FINAL CUT – Review by Leslie Combemale

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When multi-award winning Japanese low-budget indie horror-comedy mashup One Cut of the Dead, which cost around $25,000 dollars to make, was released in 2017, little did anyone expect it to make over $30-million at the box office. One Cut of the Dead, whose original name translates to Don’t Stop the Camera, is a prime example of the power of word of mouth and a 100% Rotten Tomatoes score.

Oscar-winning French director Michel Hazanavicius has now released a French-i-fied remake of Shin’ichirô Ueda’s cult hit. It’s titled Final Cut, and it stars L’Auberge Espagnole’s Romain Duris, and his leading lady from The Artist, Bérénice Bejo. There’s even a repeat performance by Yoshiko Takehara (aka Donguri) as an enthusiastic producer.

The premise is both simple and very complicated. Director Rémi (Romain Duris, definitely MVP of the film), is known for his productions being cheap and decent. He is approached by producers of a new channel, “Z”, to make a low-budget, one-take, 30-odd minute zombie movie. He accepts, and all hell, and accompanying zombies, break loose on the day of the shoot. That’s the simple part. The more complicated part is the layered storytelling, and how reality and fiction overlap. That’s all any critic should say if they want to keep their review spoiler-free.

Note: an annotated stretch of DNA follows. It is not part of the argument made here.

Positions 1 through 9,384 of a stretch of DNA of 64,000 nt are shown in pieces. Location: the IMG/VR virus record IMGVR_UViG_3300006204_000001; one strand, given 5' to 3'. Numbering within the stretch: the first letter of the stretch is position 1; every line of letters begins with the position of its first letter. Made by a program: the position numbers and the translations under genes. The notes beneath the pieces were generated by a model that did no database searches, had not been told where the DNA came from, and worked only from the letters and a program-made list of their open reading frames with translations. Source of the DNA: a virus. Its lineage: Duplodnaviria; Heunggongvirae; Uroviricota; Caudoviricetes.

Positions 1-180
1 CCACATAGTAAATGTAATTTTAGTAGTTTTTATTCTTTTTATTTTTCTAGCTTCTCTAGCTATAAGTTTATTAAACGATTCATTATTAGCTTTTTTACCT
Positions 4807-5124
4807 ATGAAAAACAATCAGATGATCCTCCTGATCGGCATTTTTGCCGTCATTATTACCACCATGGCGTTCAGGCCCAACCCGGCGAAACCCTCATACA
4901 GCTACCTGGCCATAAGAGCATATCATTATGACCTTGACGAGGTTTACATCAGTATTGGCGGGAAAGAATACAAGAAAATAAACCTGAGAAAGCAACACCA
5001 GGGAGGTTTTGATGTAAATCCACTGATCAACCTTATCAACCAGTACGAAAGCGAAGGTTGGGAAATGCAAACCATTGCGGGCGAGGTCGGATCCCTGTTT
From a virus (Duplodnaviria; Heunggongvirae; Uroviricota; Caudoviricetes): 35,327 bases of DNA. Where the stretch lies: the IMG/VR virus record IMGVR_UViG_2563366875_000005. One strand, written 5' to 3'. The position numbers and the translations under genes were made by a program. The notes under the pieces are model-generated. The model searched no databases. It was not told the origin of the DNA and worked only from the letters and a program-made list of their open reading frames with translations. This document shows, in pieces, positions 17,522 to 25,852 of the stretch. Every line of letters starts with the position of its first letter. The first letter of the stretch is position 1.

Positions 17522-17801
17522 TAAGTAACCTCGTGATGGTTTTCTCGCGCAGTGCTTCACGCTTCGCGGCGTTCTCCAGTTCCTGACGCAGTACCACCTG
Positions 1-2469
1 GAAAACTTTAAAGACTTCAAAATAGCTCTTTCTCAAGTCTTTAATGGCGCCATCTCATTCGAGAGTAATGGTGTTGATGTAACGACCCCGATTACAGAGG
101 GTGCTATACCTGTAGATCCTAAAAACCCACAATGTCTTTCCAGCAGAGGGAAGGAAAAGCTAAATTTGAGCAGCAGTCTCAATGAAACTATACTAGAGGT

The first 20 minutes or so of Final Cut will have many in the audience considering chucking in the towel, and either switching channels or exiting the theater. After all, how can a movie keep up the sort of no-holds-barred blood and gore fest for an hour and 52 minutes? Well, to continue being intentionally obtuse, it does, and it doesn’t. One thing is does do consistently is celebrate the value of collaboration in all its forms.

My husband was, as many who watch the film will be, asking the question of how it can sustain its mondo blood-and-gore energy, and wandered away before the half hour mark. As I informed him, that decision would be a colossal mistake. “Come back! This is awesome!.” I said, giggling. In Final Cut, not much is what it seems, and the film turns out to be quite a cinematic joy ride, right up to its last few moments. Of course, the mileage will vary for various low-budget film fans and lovers of horror, especially those who prefer films that take themselves seriously. Those wanting a diversion that is frothy, blood-soaked, and even a little warm and fuzzy, will find Final Cut worthwhile entertainment. They’ll also want to make sure and see what inspired Hazanavicius in the first place, because one should always show respect and due attention to the original.

3 1/2 out of 5 stars.

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Leslie Combemale

Leslie Combemale writes as Cinema Siren on her own website,, and is a frequent contributor to MPA's, where she interviews filmmakers above and below the line, with a focus on women and diverse voices. She is the Senior Contributor at Leslie is in her 9th year as producer and moderator of the influential "Women Rocking Hollywood" panel at San Diego Comic-Con. She is a world-renowned expert on cinema art and her film art gallery, ArtInsights, located near DC, has celebrated cinema art and artists for 30 years.